Candlelight flickered on the walls of the Student Union Den Sept. 16 as three local musicians strummed and sang their way through an intimate concert. Forty people attended the KRUA-sponsored event, which featured the music of Sarah Jo Wells, The Gypsy Cabs and Emily Tornfelt.
Wells, an Anchorage local and UAA engineering student, took the stage to open the concert. In tune and on time, she performed a surprisingly smart rendition of the 1961 Patsy Cline hit “Walkin’ After Midnight” but with a vocal style more similar to Norah Jones’ than to Cline’s signature drawl.
With just one purple stool and a plugged-in cherry-burst acoustic guitar, Wells sported a gray blazer over a white button-up shirt with a dark skirt accentuated by fishnet stockings and checkered Vans. Like her music, Wells’ eclectic outfit made her hard to classify at first glance.
Wells’ experience was evident in her interaction with the small crowd.
She fawned, asking the audience, “It’ll all be fine eventually / How can I look into his eyes / when I’ve already looked into yours?” Her confidence gave the impression she could have fit onto a bigger stage.
Wells’ set was cut short so the singer could scramble out the door to another performance at Bitoz Caf? and Pizzeria downtown.
Following Wells’ too-brief set was The Gypsy Cabs, with Matt Honkola on guitar and vocals and Nevada Start on guitar.
The Gypsy Cabs’ lyrics and rhythms suggested a little more of the angst of youth typified by many local Anchorage bands, though emotional vocals and broader musical influences seemed to give it more leverage.
Honkola’s voice took to a rough start but after a few minutes he seemed to loosen up.
The low point was hearing the Cabs tune their guitars while on-stage without interacting with the audience, only to discover that once the next song started, the instruments were still a little off.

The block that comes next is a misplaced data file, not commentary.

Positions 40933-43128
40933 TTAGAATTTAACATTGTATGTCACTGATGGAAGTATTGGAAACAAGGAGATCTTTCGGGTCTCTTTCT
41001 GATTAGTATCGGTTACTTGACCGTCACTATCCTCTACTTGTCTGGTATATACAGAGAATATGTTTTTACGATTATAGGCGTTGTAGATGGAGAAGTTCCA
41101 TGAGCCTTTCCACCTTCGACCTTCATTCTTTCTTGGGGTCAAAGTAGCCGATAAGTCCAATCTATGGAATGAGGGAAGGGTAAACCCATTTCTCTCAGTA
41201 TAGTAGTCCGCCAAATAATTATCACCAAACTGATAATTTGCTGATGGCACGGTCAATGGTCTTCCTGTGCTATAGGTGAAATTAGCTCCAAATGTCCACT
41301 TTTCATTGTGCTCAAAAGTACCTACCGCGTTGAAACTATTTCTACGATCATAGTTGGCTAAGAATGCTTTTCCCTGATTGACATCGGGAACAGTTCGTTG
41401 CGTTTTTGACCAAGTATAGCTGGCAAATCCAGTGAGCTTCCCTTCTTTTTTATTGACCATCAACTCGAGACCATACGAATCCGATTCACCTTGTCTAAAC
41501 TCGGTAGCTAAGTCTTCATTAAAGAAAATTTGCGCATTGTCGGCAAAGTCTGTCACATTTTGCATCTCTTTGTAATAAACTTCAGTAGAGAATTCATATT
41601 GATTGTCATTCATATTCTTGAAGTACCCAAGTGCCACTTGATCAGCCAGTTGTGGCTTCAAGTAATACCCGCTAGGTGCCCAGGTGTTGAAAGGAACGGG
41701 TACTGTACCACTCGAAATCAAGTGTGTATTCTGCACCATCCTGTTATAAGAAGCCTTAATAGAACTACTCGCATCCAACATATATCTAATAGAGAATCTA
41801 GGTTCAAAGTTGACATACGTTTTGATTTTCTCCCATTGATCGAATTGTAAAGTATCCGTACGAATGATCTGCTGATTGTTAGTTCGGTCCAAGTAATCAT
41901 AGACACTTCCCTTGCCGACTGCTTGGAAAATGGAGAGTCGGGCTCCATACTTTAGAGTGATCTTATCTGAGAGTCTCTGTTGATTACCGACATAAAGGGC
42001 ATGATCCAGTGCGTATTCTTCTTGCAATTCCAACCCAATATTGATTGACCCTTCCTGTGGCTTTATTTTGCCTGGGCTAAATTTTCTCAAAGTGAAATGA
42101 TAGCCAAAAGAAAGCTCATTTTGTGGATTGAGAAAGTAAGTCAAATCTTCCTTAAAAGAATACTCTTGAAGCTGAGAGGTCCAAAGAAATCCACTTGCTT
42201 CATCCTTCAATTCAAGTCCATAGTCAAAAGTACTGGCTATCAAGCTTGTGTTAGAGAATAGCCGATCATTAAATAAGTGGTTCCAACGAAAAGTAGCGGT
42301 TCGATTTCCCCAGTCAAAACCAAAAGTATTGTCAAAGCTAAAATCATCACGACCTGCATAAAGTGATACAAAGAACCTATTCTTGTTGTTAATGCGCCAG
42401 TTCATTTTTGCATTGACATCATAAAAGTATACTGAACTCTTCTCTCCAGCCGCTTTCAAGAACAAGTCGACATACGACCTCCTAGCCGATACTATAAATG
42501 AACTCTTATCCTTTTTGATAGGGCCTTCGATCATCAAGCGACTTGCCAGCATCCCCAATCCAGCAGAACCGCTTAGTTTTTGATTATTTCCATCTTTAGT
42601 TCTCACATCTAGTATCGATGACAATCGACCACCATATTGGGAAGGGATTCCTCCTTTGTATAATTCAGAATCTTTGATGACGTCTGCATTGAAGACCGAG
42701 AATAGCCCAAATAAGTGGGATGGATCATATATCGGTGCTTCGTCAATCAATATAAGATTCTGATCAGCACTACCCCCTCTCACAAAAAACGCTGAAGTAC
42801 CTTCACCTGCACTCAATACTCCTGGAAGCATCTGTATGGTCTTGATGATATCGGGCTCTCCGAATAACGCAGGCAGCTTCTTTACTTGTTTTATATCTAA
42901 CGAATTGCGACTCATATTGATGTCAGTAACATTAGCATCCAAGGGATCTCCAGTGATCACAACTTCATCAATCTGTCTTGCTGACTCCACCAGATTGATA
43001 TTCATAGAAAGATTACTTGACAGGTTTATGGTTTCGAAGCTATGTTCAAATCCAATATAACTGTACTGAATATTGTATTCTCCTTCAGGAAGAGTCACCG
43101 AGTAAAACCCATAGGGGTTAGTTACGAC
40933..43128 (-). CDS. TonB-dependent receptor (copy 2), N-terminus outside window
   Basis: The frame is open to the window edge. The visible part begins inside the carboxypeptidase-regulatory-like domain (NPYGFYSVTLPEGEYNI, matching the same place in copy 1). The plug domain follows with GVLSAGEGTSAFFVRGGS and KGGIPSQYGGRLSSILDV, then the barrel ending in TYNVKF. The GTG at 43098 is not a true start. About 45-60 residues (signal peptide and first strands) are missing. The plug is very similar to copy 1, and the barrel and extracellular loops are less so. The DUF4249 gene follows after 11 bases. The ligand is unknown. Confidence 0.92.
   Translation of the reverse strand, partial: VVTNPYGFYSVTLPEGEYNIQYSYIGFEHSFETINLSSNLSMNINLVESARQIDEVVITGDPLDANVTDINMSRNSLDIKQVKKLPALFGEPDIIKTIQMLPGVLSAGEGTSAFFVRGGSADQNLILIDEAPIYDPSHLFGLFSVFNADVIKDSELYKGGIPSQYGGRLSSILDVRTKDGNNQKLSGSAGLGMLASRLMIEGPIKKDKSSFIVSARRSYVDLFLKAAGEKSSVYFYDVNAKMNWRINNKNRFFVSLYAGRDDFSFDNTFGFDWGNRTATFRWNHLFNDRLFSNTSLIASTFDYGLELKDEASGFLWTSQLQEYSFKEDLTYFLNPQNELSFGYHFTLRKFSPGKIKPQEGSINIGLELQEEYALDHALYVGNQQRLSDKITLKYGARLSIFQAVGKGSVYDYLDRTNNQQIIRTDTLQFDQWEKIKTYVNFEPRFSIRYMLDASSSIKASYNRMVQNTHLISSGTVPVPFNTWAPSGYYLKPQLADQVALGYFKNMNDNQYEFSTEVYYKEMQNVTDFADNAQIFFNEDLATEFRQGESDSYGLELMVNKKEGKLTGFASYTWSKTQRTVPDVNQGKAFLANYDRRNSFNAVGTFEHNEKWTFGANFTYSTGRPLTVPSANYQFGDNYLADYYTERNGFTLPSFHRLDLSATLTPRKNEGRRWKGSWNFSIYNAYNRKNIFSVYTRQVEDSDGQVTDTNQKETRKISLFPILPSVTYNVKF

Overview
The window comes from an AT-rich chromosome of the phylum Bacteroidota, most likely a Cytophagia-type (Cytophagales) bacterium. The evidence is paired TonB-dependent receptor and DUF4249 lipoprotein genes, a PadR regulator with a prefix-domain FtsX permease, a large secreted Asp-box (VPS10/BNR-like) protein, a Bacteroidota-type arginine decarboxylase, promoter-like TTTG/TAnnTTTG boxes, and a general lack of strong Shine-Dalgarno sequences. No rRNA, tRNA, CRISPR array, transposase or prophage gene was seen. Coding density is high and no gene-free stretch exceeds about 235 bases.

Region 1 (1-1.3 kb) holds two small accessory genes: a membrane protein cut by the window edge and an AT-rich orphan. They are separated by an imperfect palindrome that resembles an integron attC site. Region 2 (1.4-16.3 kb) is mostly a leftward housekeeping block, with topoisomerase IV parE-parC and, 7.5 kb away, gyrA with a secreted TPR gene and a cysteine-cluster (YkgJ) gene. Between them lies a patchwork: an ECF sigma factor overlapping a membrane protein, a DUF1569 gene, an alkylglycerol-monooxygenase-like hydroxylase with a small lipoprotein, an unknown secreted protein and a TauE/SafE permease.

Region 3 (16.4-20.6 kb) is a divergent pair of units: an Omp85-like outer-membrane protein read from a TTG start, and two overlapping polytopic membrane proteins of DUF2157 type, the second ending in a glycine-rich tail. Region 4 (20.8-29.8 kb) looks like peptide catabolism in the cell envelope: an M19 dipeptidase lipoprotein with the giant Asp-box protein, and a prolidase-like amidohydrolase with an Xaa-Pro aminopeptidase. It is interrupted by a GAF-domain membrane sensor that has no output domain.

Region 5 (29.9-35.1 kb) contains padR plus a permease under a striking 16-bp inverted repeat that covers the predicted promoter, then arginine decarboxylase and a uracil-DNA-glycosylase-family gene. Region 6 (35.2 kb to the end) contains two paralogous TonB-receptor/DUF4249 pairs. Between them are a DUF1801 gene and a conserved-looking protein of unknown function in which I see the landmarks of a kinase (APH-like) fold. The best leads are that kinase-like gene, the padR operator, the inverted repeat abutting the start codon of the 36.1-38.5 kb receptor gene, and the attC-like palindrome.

The Cabs moved to the second half of the set sounding more like acoustic emo-core than alt-rock — playing instruments well is never expected of any emo bands but Honkola and Start strum perfunctorily. Listeners may get the feeling guitar leads and harmonies were slapped into a song, though on some tunes they were navigated more easily.
Emily Tornfelt took the stage to close out the concert and brought her brother Tyler and his upright bass along for the ride. Tyler’s bass accompanied the sound of his sister’s borrowed vintage, sunburst-colored Gibson acoustic guitar beautifully throughout the set.
The songs Emily performed were mostly a collection of monologues and first-person stories. In her song, “British,” she seems to be struggling with herself more than anyone else. “Not British but he’s beautiful / He’s not innocent but he’s useful / And how do I explain? / How do I refrain?”
Emily’s strongly syncopated guitar techniques begged for a rhythm section to back her up. Occasionally, the beat would disappear.
Emily closed the set with a cover of “Ain’t She Sweet.” She admitted she did not know who originally composed it but the version she got caught up on was recorded by the Beatles. Milton Ager and Jack Yellen composed the song, which became an instant Dixieland hit. The most famous version was the first song recorded by the Beatles.
Emily’s version of “Sweet” was rich and delicate — a far cry from the countless recordings made in the late 50’s. It suggests that Tornfelt is capable of interpreting music and making it her own.
After her set, Emily Tornfelt rattled off influences like Tori Amos, Portishead’s Beth Gibbons and Bjork, three chartreuses renowned in the musical world for their distinct vocal styles. When it comes to songwriting, Tornfelt has only one person to please at this point.
“I write for myself,” she said.
The concert was the first of three scheduled by KRUA to showcase local talent. The next concerts are scheduled for Oct. 8 and Nov. 11.